Church bells commemorate 2018 tornado

Six bell ringers found shade by a Main Street business Friday as part of a ceremony with their chimes interspersed with city church bells commemorating the one-year anniversary of the tornado.

On Marshalltown’s Main Street Friday, church bells were heard followed by the soft chimes produced by six hand bell ringers to commemorate the first anniversary of the July 19 tornado. The melodic church bells from St. Paul’s Episcopal Church and others, combined with the hand bell ringing, were a stark contrast to the once roaring winds of the tornado one year before as it pushed its way down Main Street.

The Rev. Richard Graves of St. Paul’s emceed the short event timed to coincide with the tornado plowing a vicious path through more than eight miles of the Marshalltown community north of Boone Street.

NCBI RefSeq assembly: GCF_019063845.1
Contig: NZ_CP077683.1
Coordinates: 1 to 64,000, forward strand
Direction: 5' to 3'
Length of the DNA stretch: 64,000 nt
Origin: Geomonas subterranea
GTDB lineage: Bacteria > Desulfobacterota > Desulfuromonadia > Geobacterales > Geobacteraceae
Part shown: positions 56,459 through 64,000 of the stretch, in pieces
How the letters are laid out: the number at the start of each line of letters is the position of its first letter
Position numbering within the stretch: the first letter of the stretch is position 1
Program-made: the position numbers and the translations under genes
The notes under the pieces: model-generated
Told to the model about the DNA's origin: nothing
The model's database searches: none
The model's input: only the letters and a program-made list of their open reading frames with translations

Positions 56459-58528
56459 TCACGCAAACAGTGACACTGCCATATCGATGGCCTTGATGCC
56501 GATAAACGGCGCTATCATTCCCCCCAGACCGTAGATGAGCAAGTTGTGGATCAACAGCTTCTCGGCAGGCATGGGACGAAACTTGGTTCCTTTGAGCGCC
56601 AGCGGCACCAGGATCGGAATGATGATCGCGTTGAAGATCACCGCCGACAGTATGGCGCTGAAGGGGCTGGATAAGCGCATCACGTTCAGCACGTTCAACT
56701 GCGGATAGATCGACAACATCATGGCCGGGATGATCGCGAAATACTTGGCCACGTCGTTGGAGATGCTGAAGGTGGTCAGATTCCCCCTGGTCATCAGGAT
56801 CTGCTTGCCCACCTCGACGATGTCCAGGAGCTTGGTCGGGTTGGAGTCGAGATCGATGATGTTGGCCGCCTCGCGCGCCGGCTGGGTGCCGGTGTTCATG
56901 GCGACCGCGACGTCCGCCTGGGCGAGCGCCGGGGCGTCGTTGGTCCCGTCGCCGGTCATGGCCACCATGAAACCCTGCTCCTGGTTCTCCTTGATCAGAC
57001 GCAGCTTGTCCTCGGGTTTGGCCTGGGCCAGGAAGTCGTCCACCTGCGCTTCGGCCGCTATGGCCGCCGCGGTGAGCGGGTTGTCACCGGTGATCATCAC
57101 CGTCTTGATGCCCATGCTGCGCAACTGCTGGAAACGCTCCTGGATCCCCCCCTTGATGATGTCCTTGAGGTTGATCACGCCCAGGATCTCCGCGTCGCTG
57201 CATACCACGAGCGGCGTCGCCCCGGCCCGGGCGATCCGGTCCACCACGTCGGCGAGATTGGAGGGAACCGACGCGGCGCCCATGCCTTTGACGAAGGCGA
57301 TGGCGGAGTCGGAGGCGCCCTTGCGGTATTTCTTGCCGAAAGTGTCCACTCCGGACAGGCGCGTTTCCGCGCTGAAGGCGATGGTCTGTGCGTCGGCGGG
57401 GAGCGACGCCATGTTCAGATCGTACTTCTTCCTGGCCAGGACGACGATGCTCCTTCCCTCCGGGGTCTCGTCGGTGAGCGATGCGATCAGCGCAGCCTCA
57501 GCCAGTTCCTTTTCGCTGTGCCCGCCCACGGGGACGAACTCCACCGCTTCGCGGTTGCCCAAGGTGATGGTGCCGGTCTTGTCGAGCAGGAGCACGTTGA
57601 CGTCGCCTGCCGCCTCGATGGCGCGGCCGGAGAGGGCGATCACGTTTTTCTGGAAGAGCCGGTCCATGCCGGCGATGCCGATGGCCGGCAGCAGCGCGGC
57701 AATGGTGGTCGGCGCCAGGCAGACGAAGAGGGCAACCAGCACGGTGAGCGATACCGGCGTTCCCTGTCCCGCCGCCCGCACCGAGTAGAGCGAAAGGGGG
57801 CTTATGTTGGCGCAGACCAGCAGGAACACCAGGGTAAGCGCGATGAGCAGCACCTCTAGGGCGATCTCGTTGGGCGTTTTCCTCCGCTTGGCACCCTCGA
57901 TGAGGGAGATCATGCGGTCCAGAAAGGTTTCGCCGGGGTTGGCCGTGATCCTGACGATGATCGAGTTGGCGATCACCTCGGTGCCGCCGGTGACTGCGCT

Peak winds were estimated at 144 miles per hour and the tornado’s width was 900 yards, according to the National Weather Service.

“The reason for the bell-ringing was that at approximately 4:31p.m. the tornado came down west of town,” Graves said. “It was on the ground for approximately 13 minutes.”

Then one bell from St. Paul’s rang.

“Let us be as quiet as we can, to remember how difficult that day was, and how the community responded,” he said. “My house was hit, my church was hit. One of the first things I hears after I got up off the floor was the sound of many chainsaws, sirens. The tornado had just barely lifted off east of town and people had already started cleaning up.”